At this moment I am sitting on a palm-fringed beach in Koh Tao, a small island on the western shore of the Gulf of Thailand. It is 5:45pm and Mother Nature is exhibiting her magnificence, spreading an array of red and orange hues across the sky as a tangerine sun melts into the horizon. In the foreground, colorful long-tail, wooden boats sway in turquoise water as white foamy waves lap at my feet. Please help me, it is miserable here.
I do not carry a thermometer when traveling, because it takes up too much room in a suitcase, but I would venture to say the water here is 87 degrees. This is not a random guess. Eighty-seven is a temperature I’m very familiar with from childhood. I spent many hours swimming in our eighty-seven-degree pool in the suburbs of Philadelphia. That was the temperature my father declared as absolutely perfect. Anything above it was too warm in the heat of the day, and anything below eighty-seven made for less enjoyable night swims. So, there you have it; a bit more insight to my rough and tumble childhood in the burbs, and a tad more confidence in my assertion that the water here in Koh Tao is eighty-seven degrees. Okay, maybe it’s 86, but no colder. It’s certainly warm enough to walk in neck deep without having to dive under. In other words, it’s delightfully warm. Shall I go on about the water? Perhaps at this point you are thinking, “Is Neil going to share anything of value in this email? He’s been gone for months and all he can ramble on about is the friggin water temperature. Do you have anything worthy to say, Neil?”
Reasonable questions, I assure you, but I have no answer as of yet. Perhaps the reason for this correspondence will reveal itself as we meander on. Or as I meander on. For all I know you will have lost patience by now and move on to the next matter at hand. Something productive, not an incoherent communication from your friend who seems to have nothing but time on his hands.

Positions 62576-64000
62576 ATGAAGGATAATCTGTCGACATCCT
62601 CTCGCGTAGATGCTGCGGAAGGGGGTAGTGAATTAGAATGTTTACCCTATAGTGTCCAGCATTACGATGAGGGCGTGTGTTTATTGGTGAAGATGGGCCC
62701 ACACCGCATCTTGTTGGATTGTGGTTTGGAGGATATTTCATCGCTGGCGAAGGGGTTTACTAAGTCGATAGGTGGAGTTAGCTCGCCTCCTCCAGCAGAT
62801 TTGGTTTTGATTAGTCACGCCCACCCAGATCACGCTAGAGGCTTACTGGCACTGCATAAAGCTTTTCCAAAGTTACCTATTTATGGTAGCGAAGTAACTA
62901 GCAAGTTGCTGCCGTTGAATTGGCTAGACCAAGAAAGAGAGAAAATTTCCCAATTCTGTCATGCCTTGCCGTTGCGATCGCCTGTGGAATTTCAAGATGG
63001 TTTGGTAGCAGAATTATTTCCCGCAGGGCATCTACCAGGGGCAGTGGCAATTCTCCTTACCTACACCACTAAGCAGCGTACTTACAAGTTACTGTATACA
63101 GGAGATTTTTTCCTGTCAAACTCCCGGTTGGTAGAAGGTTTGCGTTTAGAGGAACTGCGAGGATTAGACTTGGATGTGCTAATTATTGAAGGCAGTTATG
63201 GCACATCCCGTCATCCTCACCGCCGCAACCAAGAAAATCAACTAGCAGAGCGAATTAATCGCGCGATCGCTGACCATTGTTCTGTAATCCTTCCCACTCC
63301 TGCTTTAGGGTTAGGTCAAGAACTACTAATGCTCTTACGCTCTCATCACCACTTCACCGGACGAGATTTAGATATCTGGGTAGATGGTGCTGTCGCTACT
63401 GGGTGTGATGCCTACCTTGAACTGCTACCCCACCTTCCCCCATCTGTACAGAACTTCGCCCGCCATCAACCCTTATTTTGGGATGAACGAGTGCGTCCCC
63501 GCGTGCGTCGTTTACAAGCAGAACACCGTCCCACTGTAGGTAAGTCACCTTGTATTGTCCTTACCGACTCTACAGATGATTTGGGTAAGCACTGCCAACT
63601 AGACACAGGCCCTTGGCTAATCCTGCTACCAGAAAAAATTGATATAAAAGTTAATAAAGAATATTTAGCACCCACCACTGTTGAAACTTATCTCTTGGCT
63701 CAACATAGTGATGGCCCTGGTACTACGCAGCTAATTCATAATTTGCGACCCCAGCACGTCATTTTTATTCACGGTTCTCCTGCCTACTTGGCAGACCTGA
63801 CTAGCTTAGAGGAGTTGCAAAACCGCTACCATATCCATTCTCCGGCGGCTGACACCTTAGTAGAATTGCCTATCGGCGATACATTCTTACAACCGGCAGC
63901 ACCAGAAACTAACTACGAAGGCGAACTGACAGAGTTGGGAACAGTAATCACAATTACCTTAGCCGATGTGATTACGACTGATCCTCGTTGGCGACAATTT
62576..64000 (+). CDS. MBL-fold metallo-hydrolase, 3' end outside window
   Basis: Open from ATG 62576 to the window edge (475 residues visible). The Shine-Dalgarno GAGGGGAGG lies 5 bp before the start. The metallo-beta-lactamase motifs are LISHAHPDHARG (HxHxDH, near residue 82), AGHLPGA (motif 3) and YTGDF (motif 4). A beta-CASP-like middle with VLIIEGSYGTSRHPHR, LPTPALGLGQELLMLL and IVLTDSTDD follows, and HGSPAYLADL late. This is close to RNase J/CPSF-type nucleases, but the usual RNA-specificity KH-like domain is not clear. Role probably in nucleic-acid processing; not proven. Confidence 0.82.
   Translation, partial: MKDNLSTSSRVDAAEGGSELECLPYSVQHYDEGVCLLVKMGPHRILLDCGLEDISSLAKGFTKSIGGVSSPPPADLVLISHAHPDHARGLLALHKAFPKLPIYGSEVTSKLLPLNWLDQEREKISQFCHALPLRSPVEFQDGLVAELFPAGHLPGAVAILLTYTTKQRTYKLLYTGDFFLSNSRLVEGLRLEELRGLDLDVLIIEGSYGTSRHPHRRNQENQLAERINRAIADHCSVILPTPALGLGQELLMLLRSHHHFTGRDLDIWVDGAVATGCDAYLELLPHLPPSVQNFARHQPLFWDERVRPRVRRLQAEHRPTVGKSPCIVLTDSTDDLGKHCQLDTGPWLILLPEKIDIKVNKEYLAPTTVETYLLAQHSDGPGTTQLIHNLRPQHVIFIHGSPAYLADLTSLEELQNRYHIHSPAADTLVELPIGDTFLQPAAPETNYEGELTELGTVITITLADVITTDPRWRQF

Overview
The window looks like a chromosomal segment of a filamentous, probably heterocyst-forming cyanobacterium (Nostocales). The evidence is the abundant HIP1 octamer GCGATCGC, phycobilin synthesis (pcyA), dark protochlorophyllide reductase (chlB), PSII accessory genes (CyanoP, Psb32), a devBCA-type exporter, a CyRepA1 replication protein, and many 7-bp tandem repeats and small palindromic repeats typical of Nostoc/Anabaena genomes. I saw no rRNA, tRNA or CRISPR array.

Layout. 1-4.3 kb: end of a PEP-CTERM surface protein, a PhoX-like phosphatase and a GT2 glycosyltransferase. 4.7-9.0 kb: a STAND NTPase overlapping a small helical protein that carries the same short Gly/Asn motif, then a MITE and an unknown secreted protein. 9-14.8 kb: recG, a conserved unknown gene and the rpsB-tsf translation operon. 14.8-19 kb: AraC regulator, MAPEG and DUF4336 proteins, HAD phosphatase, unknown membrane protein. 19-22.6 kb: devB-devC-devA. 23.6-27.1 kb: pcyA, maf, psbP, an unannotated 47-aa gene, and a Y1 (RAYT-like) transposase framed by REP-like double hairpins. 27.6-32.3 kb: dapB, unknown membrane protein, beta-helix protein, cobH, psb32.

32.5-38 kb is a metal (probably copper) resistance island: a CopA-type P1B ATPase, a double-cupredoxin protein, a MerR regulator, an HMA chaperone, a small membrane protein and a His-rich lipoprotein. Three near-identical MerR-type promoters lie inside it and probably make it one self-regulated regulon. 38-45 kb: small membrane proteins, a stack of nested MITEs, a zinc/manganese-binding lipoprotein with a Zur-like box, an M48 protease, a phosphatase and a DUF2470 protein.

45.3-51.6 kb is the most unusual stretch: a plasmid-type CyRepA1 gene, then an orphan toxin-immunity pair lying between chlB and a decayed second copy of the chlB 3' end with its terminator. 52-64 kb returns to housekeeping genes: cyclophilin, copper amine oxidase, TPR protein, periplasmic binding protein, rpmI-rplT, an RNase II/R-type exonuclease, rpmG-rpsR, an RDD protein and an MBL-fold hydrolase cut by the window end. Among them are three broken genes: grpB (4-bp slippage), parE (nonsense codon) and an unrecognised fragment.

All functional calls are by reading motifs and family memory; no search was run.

Ah yes, time. The one precious commodity we give away so easily. We hold on to our watches, cars and jobs but we give away our time as if it is an infinite resource. So for now, I am savoring my time, cherishing it. I am embracing nature’s perfection, fully present to this gift, this joyous life. Perhaps, if there is anything at all missing at this moment, it is having you next to me and seeing your smile. This, my friends, is probably the purpose of the email and why you are receiving it…To let you know that it would be nice to share this hour with you. To let you know that I am thinking of you, right this moment, while I am halfway around our earth, verifying for all of us that it is, in fact, round. And that the water in Koh Tao is eighty-seven-degrees.